The Fusion Storm | 5 Legendary Irish Albums

In the 1950s rock and roll was created through the mixing of already existing styles – soul, country and blues. More so blues, as Muddy Waters told on ‘The Blues Had A Baby And They Named It Rock And Roll’. These styles were inherited from other countries through migrants, the only truly American music, believe it or not, is jazz. Trailblazers like Miles Davis and Frank Zappa fused this jazz sound with rock and roll music in the experimental 60s. This, in turn, created a hybrid sound. Consider all of this in the context of Irish music.

Inherently Irish music is steeped in traditional sounds. The fiddle alone can be traced back to the eighth century, the harp to the tenth, and for hundreds of years this form of music has existed.

In the 60s, traditional Irish musicians fused their style with rock, creating a sound which became purely original to this country. Indeed this is what became known, for better or worse, as Celtic Rock. Of course, international bands were already fusing different styles as the progressive rock movement erupted and it was not long before Irish bands were placed under the same banner.

Following, are 5 legendary Irish albums, highlighting artists who fused elements of traditional music with rock and outside influences. There are other examples, but an in-depth look into these five shows the brilliance of the sound, and explains what separates Irish music from the rest.



#1. Van Morrison – Astral Weeks (1968)

Sometimes you hear a sound flowing from the speakers that draws you into another world, one where you are rapt with every beautiful melody and each syllable sung.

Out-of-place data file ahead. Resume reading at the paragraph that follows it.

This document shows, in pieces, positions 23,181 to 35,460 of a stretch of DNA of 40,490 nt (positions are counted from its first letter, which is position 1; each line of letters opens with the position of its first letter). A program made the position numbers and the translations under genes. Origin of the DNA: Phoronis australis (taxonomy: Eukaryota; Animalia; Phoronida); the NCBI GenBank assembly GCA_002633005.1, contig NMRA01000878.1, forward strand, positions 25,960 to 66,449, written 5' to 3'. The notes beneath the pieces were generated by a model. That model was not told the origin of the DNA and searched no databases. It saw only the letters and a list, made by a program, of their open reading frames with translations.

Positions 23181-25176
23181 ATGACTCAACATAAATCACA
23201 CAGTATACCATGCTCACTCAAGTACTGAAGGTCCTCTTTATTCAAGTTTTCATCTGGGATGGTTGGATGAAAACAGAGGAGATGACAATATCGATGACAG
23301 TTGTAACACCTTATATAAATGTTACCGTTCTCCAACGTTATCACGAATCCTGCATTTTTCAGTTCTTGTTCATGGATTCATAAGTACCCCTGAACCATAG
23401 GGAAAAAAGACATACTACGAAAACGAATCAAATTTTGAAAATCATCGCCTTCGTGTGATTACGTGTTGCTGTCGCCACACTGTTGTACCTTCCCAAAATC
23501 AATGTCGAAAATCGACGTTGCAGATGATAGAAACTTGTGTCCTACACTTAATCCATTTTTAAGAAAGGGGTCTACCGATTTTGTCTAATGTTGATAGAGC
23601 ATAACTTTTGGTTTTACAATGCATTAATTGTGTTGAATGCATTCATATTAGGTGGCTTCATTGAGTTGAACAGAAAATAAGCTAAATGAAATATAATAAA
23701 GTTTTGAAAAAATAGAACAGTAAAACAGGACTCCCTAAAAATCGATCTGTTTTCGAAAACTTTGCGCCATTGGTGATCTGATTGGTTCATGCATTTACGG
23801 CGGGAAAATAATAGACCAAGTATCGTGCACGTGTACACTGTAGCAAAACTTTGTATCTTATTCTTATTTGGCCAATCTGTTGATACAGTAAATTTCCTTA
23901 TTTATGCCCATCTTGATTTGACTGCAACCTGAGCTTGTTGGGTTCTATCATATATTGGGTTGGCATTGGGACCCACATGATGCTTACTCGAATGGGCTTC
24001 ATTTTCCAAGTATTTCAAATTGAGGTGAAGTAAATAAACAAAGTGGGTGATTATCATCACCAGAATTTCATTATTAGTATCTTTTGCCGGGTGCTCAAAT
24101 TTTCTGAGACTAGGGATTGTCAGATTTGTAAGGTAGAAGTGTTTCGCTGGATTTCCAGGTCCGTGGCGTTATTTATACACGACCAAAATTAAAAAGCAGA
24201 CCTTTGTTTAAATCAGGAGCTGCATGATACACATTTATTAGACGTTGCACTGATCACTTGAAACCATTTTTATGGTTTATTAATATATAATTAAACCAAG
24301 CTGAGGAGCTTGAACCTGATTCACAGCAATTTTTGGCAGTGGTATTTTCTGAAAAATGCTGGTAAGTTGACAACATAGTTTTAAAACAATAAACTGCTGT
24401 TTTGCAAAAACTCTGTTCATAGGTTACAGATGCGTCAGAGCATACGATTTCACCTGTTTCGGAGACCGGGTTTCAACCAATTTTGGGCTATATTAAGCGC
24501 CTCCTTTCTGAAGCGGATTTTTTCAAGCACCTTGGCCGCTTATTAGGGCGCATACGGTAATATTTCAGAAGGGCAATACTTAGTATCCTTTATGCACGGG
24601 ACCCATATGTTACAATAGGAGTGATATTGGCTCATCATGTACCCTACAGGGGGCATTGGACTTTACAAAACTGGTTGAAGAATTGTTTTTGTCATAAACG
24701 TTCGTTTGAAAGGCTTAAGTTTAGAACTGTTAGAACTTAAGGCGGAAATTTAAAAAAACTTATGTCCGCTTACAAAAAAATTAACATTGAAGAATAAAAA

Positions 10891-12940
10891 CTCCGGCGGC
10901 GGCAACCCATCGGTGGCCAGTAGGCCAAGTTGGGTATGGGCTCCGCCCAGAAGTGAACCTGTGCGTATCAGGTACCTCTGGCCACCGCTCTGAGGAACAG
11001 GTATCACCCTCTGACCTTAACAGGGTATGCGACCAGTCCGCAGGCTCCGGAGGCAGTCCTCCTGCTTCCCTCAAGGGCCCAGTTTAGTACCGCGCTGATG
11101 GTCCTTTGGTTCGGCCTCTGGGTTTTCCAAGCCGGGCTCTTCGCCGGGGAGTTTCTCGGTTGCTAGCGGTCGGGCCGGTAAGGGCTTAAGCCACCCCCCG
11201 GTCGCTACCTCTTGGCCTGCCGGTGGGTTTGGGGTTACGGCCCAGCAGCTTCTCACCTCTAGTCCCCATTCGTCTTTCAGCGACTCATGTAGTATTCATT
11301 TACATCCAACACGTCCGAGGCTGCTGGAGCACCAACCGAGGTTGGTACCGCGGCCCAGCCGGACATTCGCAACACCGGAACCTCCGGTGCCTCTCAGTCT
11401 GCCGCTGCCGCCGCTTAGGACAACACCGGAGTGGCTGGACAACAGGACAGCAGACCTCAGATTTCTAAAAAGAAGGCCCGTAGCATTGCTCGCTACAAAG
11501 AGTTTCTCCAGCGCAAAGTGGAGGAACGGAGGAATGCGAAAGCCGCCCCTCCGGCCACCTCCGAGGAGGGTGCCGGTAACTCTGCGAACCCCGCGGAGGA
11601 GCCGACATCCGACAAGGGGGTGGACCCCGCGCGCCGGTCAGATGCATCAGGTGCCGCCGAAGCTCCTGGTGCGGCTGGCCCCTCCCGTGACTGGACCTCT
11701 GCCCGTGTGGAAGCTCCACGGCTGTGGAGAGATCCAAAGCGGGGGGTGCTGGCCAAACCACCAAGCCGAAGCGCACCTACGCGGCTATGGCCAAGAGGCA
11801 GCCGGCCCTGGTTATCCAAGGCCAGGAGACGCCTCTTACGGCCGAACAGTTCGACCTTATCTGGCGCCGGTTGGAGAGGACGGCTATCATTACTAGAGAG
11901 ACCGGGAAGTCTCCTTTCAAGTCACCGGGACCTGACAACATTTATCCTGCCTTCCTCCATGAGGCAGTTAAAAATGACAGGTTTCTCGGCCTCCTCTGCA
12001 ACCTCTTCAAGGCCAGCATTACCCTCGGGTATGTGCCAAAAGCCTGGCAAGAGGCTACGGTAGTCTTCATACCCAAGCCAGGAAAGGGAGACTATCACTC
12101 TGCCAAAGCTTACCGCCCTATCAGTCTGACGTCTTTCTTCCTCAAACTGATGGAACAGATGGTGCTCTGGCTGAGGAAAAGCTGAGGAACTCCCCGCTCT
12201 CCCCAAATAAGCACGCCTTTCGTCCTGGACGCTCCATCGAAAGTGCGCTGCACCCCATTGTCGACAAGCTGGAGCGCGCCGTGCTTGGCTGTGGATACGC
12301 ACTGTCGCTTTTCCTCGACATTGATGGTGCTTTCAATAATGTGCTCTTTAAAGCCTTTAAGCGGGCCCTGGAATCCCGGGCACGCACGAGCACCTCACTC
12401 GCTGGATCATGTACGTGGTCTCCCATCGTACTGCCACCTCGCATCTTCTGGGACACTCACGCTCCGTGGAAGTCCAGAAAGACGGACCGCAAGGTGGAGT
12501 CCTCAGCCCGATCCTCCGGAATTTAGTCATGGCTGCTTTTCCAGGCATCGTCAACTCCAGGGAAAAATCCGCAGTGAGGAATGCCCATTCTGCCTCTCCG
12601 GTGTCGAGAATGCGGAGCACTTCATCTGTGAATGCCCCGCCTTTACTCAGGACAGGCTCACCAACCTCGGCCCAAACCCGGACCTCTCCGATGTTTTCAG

Astral Weeks certainly commands attention in this manner. Not a rock album in the modern sense of the word, although the heart of the album pumps the blood of rock music tinged with Celtic folk and jazz.

Van Morrison, at a mere 23 years of age, was breaking ground, building a body of work that many would spend entire careers aspiring to. Others sought to capture the inner peace Van Morrison had found so young.

As you listen to Astral Weeks play, it’s as if an impressionistic pendulum is swinging before your eyes, steady and hypnotic. The realisation of music’s power, in the presence of incomprehensible talent, is both relentless and inspiring. Upon release, the album was largely ignored, hammered by some critics. This only served to reinforce it as a cult record very quickly, attaining status akin to The Velvet Underground & Nico.

With no ‘Brown Eyed Girl’ style hit, the departure from that sound to Astral Weeks no doubt scared his newly acquired record company Warner Brothers. However, the spark of creativity was clearly evident throughout the album.

Though it has become a stoner music Mecca, the adventure Morrison conjured on Astral Weeks was completely his own quest. Though the record’s two sides are sometimes misinterpreted as conceptual work, it is merely a separation of themes, like chapters of a book.

Astral Weeks grew into its status, now held on high by everyone from filmmakers to musicians.

#2. Thin Lizzy – Vagabonds Of The Western World (1973)